Article by Rachel Browne, Vice News
Two years ago, Alberta’s association of liquor stores wasn’t keen on weed. Many board members had negative perceptions of the drug and never thought it would become one of Canada’s fastest growing industries.
So when Bruce Linton, CEO of Canadian medical licensed cannabis producer Canopy Growth, first met Ivonne Martinez, president of the Alberta Liquor Store Association, the reception was “tepid,” the businessman recalled in an interview.
“She was a little bit cautious on this ‘marijuana thing’ with this ‘marijuana guy,’” explained Linton, whose company is valued at over $2 billion and is poised to lead Canada’s future recreational weed market when it opens by next summer.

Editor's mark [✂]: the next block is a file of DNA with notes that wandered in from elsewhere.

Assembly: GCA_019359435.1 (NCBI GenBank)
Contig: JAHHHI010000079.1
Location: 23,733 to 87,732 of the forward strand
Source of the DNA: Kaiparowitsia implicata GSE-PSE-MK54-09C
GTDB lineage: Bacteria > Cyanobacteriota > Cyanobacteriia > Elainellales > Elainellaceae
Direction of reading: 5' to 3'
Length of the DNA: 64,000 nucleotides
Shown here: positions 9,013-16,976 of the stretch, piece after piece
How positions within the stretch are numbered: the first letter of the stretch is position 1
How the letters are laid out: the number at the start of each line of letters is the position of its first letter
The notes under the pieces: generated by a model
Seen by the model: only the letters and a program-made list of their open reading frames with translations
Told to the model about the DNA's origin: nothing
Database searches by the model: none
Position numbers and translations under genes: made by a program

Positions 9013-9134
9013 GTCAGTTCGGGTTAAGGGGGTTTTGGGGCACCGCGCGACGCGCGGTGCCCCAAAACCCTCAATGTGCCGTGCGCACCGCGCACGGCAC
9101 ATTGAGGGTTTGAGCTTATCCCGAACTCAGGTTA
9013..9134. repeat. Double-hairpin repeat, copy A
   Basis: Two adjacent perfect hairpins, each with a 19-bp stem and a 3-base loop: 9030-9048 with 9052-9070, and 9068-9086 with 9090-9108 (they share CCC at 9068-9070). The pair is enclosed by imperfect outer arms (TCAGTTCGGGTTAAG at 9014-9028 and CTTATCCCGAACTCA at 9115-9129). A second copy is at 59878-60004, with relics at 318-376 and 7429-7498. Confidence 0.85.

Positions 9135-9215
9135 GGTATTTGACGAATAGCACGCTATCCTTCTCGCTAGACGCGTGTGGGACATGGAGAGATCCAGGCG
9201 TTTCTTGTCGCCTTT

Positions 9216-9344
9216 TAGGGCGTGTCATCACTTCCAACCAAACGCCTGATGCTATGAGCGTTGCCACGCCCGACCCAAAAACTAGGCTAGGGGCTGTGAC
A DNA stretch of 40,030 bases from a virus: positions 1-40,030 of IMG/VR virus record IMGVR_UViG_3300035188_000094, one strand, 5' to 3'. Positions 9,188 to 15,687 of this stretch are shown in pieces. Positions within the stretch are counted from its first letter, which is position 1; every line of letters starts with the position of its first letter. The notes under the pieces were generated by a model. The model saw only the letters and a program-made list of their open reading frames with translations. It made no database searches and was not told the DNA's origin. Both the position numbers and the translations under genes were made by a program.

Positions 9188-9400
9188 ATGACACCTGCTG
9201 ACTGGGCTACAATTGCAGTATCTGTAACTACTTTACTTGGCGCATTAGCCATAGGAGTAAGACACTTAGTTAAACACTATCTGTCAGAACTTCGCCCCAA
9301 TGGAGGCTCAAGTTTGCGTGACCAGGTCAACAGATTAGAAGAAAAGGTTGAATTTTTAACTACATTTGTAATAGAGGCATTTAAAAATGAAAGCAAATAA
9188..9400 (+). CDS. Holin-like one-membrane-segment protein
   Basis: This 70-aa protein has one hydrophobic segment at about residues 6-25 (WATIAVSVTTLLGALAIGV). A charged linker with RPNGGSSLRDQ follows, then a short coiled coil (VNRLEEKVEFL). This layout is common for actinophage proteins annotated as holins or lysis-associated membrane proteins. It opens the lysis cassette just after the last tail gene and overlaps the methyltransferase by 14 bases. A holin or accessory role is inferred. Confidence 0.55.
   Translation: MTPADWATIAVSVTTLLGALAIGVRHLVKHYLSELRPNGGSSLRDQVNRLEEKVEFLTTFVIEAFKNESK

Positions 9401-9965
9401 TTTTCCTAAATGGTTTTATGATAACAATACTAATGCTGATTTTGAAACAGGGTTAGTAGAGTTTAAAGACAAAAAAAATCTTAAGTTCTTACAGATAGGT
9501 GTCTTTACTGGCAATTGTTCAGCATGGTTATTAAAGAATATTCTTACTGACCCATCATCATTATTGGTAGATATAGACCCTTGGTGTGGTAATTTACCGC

“And I said well … they’re going to lose a lot of their top line business to marijuana.”
That’s when Linton believes the relationship between legal weed and Alberta’s booze business began to shift. Martinez invited him to fly from Ontario to speak to her Association’s board a couple weeks later. He’s made four trips to Alberta since then related to the liquor file, which he believes holds the key to future recreational cannabis sales in the province.
Linton’s most recent trip was this week to give the keynote speech at the Alberta Liquor Industry Conference hosted by Martinez’s group in collaboration with the province’s Gaming and Liquor Commission. His talk was entitled: “Economic opportunities of cannabis and leveraging the Alberta liquor model.”
It’s moments like these that could help shape which cannabis players will come out on top, or get pushed out of, the future legal market in Canada projected to be worth billions. Intense lobbying efforts involving alcohol regulators, provincial officials and marijuana companies are underway in several provinces which have yet to announce their weed distribution plans.